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Dictionary of Latin and Greek Theological Terms: Drawn Principally from Protestant Scholastic Theology

Dictionary of Latin and Greek Theological Terms: Drawn Principally from Protestant Scholastic Theology

Richard A. Muller

| Baker Academic | 1995

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In this topical dictionary, Dr. Richard Muller defines key Latin and Greek theological terms found in various works of dogmatics and theology. Muller goes beyond the mere definition, however, by tracing the word’s historical roots and logical connections in such doctrines as the Trinity, incarnation, atonement, the fall, natural theology, authority and revelation, sacraments, and the church and its ministry. Many of the terms are cross-referenced for comparison and further study. The Dictionary of Latin and Greek Theological Terms opens up the rich history of thought and the development of doctrine in the church. Students and scholars will benefit greatly from this important resource, and pastors and lay people will discover it to be an interesting, thought-provoking text.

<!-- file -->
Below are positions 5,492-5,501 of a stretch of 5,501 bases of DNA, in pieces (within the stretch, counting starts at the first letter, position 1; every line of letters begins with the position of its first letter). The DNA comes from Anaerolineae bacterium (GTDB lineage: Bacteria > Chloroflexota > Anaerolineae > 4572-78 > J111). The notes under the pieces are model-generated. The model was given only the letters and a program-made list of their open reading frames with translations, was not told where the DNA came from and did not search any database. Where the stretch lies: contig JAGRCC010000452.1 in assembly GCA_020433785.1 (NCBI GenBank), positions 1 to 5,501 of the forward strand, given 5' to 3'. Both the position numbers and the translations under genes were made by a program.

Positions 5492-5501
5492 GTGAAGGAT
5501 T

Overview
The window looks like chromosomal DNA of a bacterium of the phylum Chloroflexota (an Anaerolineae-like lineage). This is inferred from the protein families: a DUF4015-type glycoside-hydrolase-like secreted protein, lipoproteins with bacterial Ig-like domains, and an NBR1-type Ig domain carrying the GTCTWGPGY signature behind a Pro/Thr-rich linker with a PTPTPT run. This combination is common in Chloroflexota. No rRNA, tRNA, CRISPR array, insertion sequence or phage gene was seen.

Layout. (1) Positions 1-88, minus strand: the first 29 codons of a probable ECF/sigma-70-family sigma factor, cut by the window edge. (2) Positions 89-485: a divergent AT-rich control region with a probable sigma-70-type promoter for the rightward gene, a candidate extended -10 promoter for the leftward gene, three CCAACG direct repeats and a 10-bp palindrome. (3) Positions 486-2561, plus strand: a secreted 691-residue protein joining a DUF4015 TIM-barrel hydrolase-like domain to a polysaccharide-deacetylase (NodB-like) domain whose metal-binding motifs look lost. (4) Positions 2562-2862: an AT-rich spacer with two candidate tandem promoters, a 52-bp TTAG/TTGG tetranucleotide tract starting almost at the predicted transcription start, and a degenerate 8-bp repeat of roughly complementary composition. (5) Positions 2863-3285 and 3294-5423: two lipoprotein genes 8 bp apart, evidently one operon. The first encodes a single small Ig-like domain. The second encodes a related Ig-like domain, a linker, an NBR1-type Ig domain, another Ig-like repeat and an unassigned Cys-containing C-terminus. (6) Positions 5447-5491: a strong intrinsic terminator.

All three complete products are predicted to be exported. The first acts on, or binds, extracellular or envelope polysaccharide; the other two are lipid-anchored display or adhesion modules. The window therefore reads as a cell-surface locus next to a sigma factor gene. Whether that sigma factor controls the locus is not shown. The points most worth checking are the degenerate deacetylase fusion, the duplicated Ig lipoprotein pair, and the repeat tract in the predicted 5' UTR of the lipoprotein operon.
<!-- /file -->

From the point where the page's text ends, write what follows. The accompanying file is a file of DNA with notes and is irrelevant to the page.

David Puckett in Bibliotheca Sacra says of Dr. Muller’s book, “The need for a dictionary of Latin and Greek theological terms has long been recognized by theological students. This work satisfies that need exceptionally well. It contains clear, precise definitions of most of the technical terms a student is likely to find in studying classical Protestant theology.”

In compiling his list of terms, Muller’s goal was to offer an accurate presentation of the vocabulary of Protestant orthodoxy, and to meet the needs of students as they encounter works currently accessible in which the vocabulary appears. To achieve his goals, he consulted Lutheran and Reformed systems of the seventeenth century, notably, Johann Wilhelm Baier and Francis Turretin, and the systems of two standard exponents of twentieth-century Lutheran and Reformed orthodoxy, Francis Pieper and Louis Berkhof.

Author Bio

Richard A. Muller is the P.J. Zondervan Professor of Historical Theology at Calvin Theological Seminary in Grand Rapids, Michigan.